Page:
I decided to let my remaining hair grow a lot longer than it normally does, and someone suggested I "must be in a mid-life crisis." Well, yeah! I’ve been in a mid-life crisis for at least 12 years now, and I have no intention of ending it anytime soon.
You see, I don’t know how long I’m going to live, so I really have no idea when "mid-life" starts. I don’t want to miss this classic opportunity for male over-indulgence, so I’m going to take a very liberal stance and make the math work in my favor, for a change.
I’ll explain my technique since you might want to try this yourself.
A mid-life crisis can be a great excuse for a new boat, sports car, hobby or other temptation, and it shouldn’t be taken lightly. Now, if you’re considering using your mid-life crisis for something unsavory, you’re reading the wrong column. Turn to the religion section and start reading...now.
Here’s my take on mid-life math. When I was a teen, I was a know-it-all smart-tail. It’s a wonder some teacher or adult didn’t do me in when I was 14. That would have placed my mid-life at age 7. So we’ll use that as the lower bound of the mid-life estimate. But I didn’t get a shovel upside my head. I outgrew my teen years, and now science is working on tricks to keep me alive until I’m 120 years old. Half of 120 is 60. So we’ll set that as the upper end of mid-life. That means that my "possible" mid-life crisis is due somewhere between age 7 and 60. Well, I didn’t even think of a mid-life crisis until I was in my 40s. That means I’m owed a few decades and some change, if we’re going to be fair about this whole thing. Given my late start, I plan to work a mid-life crisis angle until I’m about 87 years old.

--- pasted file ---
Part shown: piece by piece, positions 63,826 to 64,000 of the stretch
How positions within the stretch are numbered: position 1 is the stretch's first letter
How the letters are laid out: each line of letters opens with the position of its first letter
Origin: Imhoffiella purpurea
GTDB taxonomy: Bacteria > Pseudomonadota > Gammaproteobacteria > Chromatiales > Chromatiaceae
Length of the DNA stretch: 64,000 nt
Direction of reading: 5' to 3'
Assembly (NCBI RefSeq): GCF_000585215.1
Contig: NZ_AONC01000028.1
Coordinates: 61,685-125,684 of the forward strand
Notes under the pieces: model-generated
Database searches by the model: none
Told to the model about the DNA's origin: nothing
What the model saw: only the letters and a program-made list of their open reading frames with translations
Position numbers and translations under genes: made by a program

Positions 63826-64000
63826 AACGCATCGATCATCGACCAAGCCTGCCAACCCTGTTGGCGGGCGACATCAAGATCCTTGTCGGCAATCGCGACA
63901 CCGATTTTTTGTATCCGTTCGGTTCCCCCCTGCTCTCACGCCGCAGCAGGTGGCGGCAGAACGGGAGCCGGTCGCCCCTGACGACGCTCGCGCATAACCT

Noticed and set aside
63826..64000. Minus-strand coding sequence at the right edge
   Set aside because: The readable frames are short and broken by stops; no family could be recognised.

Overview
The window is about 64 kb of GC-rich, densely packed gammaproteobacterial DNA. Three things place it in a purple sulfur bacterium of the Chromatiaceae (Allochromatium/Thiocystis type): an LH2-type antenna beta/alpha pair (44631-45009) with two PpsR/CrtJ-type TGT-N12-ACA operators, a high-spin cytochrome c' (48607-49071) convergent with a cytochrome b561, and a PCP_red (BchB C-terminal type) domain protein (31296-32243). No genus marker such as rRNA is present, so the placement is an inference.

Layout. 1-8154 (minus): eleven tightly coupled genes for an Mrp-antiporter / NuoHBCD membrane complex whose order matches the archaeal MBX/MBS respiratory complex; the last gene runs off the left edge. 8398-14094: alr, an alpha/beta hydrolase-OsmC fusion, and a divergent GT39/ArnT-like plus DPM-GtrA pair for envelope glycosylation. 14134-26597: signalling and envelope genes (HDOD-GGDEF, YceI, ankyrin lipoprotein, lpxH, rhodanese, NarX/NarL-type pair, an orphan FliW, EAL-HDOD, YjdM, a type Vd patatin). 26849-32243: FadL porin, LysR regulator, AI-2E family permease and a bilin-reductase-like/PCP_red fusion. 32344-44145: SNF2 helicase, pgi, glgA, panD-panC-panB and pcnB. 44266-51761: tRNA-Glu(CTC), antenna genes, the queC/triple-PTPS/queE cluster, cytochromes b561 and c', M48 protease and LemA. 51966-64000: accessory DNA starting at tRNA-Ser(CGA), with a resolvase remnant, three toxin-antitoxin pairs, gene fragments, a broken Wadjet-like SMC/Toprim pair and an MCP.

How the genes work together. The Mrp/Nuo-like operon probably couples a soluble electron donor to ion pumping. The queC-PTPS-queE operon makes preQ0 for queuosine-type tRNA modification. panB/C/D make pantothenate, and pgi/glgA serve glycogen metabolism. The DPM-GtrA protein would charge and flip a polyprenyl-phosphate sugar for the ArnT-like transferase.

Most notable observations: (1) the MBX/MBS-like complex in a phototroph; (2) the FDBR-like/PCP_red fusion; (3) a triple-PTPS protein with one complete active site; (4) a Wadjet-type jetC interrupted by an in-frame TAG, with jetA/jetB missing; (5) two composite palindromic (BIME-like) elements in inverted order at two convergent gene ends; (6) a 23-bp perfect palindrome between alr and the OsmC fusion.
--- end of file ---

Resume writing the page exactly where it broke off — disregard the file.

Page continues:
Sports cars, ponytails, new guitars, a fast boat — the possibilities are endless! And we can thank basic mathematics for this insight. To calculate your own mid-life crisis range, just use my technique. And if you were a rotten little kid who lived on the edge, you might be able to claim several extra decades of mid-life decadence. Just remember to take care of yourself in old age or the whole deal falls apart.
David McCoy, a notorious storyteller and proud Yellow Jacket, lives in Covington and can be reached at firstname.lastname@example.org.